Net promoter Score is a slightly controversial metric that measures customer loyalty. A company’s NPS is supposed to correlate with revenue growth. A score of -100 means everybody hates you and +100 means everybody loves you. This year’s survey reached 10,000 American consumers.
Here’s how Temkin Group breaks it down this year:
- USAA Insurance (+68)
- Cadillac dealers (+63)
- USAA Bank (+63)
- Apple Computer (+60)
- USAA credit cards (+60)
Everyone else falls somewhere below this. Four companies emerged with negative NPS scores. the lowest was Comcast (naturally), followed by Time-Warner Cable, Cox Communications (another cable company) and McDonalds. Wow, can someone speed up that disruption of the cable industry already?
A further takeaway from USAA’s strong showing, per the Temkin press release:
- USAA’s insurance, banking, and credit card businesses earned NPS levels that are 30 or more points above their industry averages. Five other firms are 20 or more points above their peers: Amazon.com, credit unions, Chick-fil-A, Apple, and Trader Joe’s.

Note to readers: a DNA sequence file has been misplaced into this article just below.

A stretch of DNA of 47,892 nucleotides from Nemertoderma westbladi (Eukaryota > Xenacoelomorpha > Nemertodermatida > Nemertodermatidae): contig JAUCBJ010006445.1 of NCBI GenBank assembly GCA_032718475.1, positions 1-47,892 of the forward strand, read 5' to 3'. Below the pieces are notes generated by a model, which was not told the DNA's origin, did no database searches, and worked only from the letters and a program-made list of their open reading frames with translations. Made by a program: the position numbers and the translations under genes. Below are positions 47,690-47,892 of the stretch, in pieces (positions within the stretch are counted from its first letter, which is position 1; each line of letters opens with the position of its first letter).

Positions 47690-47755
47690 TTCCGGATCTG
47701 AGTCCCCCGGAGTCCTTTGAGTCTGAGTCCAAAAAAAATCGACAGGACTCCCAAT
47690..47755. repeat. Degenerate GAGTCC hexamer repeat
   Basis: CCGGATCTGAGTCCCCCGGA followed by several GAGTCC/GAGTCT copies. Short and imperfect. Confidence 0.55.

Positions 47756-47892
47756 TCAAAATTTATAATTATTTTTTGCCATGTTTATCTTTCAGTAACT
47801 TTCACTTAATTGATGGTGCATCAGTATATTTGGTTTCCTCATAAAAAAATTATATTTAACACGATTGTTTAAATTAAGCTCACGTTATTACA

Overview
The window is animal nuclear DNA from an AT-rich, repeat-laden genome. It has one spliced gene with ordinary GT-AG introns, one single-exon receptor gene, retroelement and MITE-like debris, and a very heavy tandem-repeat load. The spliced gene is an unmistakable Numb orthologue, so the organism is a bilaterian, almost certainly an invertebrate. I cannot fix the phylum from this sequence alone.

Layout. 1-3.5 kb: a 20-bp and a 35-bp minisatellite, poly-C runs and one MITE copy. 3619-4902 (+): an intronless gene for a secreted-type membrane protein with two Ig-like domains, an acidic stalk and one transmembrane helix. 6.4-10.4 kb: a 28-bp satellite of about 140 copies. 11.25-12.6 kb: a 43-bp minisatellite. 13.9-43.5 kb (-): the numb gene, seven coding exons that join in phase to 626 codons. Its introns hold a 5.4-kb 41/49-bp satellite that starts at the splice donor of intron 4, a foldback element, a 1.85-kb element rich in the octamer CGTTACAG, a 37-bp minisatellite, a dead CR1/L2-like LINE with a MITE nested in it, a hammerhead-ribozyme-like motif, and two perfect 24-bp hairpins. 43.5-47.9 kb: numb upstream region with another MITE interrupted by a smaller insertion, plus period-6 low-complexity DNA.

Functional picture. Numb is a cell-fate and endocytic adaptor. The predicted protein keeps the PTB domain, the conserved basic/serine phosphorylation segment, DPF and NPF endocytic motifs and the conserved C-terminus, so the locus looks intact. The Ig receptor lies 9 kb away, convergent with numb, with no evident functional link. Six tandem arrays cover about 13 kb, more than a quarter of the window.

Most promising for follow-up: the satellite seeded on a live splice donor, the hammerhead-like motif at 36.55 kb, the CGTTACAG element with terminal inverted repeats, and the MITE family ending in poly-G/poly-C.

Credit unions were apparently considered as a group. This all sounds great if you’re USAA, but Ron Shevlin, research director at Cornerstone Advisors, splashed some cold water on NPS scores for banking back in 2013, saying that because it measures intention, it’s not worth much:
Management ideas come and go.
Unless we’re talking about the net promoter score, which has come, but hasn’t left. It’s the cockroach of management metrics.
For the life of me, I can’t understand the continued interest in this metric, or as some delusional people call it, a system.
Intention to do anything — let alone to recommend a company one does business with, is useless.
Well, not entirely useless — it could be good marketing material.
Learn more about customer loyalty at Bank Innovation Israel on Nov. 1-3 in Tel Aviv. Register here.1 - Reader Likes This Post